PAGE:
American Airlines' decision to dramatically step up flying to New Zealand is a sign of the great US travel boom.
The airline will next summer more than triple capacity to this country where arrivals from the United States have climbed 9 per cent in the past year to 368,000.
This exceeds the 6 per cent climb to 93 million Americans travelling outside the United States last year.
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A buoyant economy, better air connections and importantly, much improved services from that country's airlines resulted in 93 million Americans travelling abroad last year, according to US Commerce Department figures.
And the travel-happy super-rich are growing in number in the US like nowhere else on the planet. The Economist says there are close to 19 million ''dollar'' millionaires, up from seven million 20 years ago.
The surge in American visitors to this country is great news for the tourist operators as they stay longer, spend more and more likely to travel off the beaten track.
And it's also fantastic news for Kiwis wanting to travel to the States.
More air capacity means more competition and almost inevitably, lower fares. A weaker kiwi dollar against the greenback has stunted travel to the US in the year to August — down 1.4 per cent to 209,000 but it's still running at high levels.
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American's new services between Auckland and Dallas Fort Worth and the long-awaited Christchurch to Los Angeles flight will provide Kiwis with vast options of destinations to fly to even if their dollar doesn't go as far as it did 18 months ago.
By next summer New Zealanders will have the choice of six mainland US cities flying non-stop from Auckland and one from Christchurch.
''More routes mean more competitive pricing, making the US even more accessible for leisure and business,'' says Flight Centre NZ managing director David Coombes.
And he reckons AT&T Stadium could be a popular destination for Kiwis.
''Dallas is the travel hub of the States, and it's a dream for football fanatics; home to the world-famous Dallas Cowboys.''
But for American Airlines it's a southbound play.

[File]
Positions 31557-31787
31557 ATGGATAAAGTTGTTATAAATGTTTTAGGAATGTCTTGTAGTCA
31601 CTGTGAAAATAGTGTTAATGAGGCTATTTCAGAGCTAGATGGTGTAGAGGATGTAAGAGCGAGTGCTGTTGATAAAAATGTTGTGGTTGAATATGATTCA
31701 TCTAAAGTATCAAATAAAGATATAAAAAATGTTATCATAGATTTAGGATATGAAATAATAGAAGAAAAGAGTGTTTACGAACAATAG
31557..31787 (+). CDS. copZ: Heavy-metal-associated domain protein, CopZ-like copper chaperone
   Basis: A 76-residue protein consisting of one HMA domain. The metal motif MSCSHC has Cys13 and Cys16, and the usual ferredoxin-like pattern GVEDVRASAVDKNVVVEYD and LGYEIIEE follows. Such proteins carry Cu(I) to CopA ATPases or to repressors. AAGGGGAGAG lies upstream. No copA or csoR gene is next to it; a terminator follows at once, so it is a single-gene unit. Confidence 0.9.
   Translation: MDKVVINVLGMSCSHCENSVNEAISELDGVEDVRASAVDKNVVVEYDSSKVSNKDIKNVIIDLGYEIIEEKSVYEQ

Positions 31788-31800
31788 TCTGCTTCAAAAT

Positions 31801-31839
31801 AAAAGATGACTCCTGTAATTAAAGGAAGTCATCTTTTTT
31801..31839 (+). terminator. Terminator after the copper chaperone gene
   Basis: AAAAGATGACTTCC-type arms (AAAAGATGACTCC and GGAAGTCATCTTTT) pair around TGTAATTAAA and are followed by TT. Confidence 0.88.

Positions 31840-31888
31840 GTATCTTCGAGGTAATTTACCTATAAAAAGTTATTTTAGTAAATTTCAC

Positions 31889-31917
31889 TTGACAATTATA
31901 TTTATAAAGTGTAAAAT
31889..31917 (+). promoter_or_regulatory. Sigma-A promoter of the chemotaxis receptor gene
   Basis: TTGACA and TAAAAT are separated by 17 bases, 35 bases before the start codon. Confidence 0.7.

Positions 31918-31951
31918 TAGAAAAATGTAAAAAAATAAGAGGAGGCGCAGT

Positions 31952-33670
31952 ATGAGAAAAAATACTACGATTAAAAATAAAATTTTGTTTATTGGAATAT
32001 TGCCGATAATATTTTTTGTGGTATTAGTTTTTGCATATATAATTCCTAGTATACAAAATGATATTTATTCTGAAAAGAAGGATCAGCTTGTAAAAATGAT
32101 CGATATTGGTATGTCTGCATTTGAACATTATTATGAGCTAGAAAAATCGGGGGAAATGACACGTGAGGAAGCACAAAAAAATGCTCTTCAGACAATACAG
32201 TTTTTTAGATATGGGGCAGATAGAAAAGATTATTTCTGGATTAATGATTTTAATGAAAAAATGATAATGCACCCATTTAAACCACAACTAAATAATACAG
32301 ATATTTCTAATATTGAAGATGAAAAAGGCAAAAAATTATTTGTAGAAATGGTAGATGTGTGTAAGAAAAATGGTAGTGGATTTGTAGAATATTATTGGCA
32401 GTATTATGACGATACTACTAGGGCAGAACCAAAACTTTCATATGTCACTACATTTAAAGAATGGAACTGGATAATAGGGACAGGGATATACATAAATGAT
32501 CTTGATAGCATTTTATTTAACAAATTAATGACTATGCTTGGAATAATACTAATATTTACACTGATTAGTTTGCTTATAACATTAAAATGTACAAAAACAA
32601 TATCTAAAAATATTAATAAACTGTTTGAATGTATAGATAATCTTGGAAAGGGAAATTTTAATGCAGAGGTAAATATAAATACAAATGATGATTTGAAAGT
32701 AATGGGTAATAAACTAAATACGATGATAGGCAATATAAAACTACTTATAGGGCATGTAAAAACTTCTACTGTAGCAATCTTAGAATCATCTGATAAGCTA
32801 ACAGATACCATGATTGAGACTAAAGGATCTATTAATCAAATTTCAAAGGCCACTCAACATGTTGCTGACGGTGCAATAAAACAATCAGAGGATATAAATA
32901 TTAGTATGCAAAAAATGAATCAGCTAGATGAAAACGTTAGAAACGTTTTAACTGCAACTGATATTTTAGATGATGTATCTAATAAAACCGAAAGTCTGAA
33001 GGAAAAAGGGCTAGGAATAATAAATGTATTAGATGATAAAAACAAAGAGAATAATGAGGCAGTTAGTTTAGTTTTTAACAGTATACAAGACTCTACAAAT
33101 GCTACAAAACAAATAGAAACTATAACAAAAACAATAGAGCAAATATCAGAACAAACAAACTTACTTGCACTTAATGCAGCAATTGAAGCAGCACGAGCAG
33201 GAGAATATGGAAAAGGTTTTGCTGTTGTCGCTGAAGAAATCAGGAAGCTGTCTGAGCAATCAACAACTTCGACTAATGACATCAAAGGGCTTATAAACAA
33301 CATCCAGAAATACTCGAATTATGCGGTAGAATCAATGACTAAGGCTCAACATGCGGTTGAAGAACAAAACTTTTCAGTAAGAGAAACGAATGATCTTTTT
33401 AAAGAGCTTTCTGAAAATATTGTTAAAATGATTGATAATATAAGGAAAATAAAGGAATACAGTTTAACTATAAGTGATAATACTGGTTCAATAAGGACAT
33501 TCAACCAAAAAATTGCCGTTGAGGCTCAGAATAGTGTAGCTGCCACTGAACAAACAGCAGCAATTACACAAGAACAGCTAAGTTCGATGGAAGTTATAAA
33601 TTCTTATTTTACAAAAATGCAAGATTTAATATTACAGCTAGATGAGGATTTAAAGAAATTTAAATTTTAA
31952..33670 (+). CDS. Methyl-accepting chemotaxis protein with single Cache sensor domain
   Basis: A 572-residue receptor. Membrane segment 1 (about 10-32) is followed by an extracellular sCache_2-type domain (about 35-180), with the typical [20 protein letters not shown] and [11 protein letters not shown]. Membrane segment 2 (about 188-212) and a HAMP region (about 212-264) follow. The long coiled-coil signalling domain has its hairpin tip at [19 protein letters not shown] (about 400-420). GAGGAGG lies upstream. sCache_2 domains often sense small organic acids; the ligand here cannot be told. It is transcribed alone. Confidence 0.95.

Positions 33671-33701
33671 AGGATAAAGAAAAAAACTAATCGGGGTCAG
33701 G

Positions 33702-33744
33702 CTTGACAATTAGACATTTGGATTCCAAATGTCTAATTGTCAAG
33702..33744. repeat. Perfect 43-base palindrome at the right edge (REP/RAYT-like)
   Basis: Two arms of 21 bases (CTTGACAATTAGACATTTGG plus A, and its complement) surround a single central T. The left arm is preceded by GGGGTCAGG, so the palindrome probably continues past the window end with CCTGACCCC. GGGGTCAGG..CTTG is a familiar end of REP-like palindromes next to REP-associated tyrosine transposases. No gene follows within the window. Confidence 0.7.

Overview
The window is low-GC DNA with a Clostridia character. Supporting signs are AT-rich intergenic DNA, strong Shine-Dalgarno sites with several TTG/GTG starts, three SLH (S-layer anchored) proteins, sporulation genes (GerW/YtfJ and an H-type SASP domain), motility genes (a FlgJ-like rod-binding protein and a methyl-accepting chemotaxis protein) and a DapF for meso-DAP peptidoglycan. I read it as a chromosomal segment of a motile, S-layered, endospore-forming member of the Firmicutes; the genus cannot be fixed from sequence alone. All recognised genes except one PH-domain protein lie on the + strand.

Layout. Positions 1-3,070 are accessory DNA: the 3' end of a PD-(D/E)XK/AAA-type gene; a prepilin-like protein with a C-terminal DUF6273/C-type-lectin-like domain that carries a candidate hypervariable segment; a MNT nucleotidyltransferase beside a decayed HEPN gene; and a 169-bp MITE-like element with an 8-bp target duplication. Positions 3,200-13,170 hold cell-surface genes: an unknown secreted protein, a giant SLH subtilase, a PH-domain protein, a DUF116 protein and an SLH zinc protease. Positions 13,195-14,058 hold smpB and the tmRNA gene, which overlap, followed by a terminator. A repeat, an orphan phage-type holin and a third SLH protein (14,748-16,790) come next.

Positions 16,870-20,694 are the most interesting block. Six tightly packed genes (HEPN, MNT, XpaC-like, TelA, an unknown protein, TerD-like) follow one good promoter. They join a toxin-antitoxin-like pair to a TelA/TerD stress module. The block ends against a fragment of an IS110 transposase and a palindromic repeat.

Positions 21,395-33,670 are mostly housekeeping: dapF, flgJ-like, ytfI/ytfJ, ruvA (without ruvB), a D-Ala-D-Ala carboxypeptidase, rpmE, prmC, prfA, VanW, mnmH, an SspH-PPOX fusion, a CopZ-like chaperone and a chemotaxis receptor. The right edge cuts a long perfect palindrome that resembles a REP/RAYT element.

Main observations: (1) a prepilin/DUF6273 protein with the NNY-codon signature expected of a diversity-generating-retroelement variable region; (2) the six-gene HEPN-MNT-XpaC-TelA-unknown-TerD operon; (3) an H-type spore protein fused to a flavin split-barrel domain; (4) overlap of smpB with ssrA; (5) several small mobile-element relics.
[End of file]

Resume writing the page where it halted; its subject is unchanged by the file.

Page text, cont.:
Russ Fortson, American's managing director of Asia Pacific operations, says right now the country is hot.
He says (in spite of a certain result at the weekend) the All Blacks are tremendously popular in the US.
''Then take your pick. It's the Lord of the Rings - now there's a massive attraction. For many it's an aspirational, a once in a lifetime trip.''
Older, richer people came here to get on board the growing number of cruise ships, said Fortson, in Auckland for the well telegraphed announcement of American's expansion.
''It would attract a similar sort of person that would otherwise go to Alaska - pure and pristine.''
American's new flights will launch new services from Auckland to Dallas-Fort Worth and break new ground with flights between Christchurch and Los Angeles.
Flights by the airline, one of the world's largest, is a big play and will boost competition in non-stop flying across the Pacific as other airlines are also flying to new destinations and boosting capacity.
American will launch the three-times a week seasonal services from next October.
The airline has operated Dreamliner flights from Auckland to Los Angeles since 2016 and the Dallas-Fort Worth flights will be in addition to those summer services (also three times a week) and pit the airline up against Air New Zealand which has since 2015 flown to Texas, operating to Houston.
Dallas-Fort Worth is the fourth busiest airport in the world and is American's home hub. It offers 70 connections throughout the United States and the Americas with more than 900 flights a day.
The Christchurch-Los Angeles flights will be a big boost for the South Island city whose residents and tourist authorities have been pushing Air New Zealand to resume the route which it pulled out of about a decade ago. The new flights will be worth $52m a year to this economy.
American will fly to from October next year to March 2021 with a Boeing 787-8, slightly smaller than the -9 plane operating out of Auckland.
American's doing this not only because it sees latent demand, but its doing it because it can.
Regulatory approval of its joint venture with Qantas means it can co-ordinate flying across the Pacific and, importantly, rely on the Australian airline to feed its long haul flights across the Pacific.
Air New Zealand's response today was brief.
A spokesman said the move underlines the strength of the US-NZ market.
The airline had successfully expanded into Chicago and now has its sights set on New York, he said.
Those non-stop flights are from Auckland. Whether it swoops into Christchurch with flights to the US before American starts up will be something to watch out for.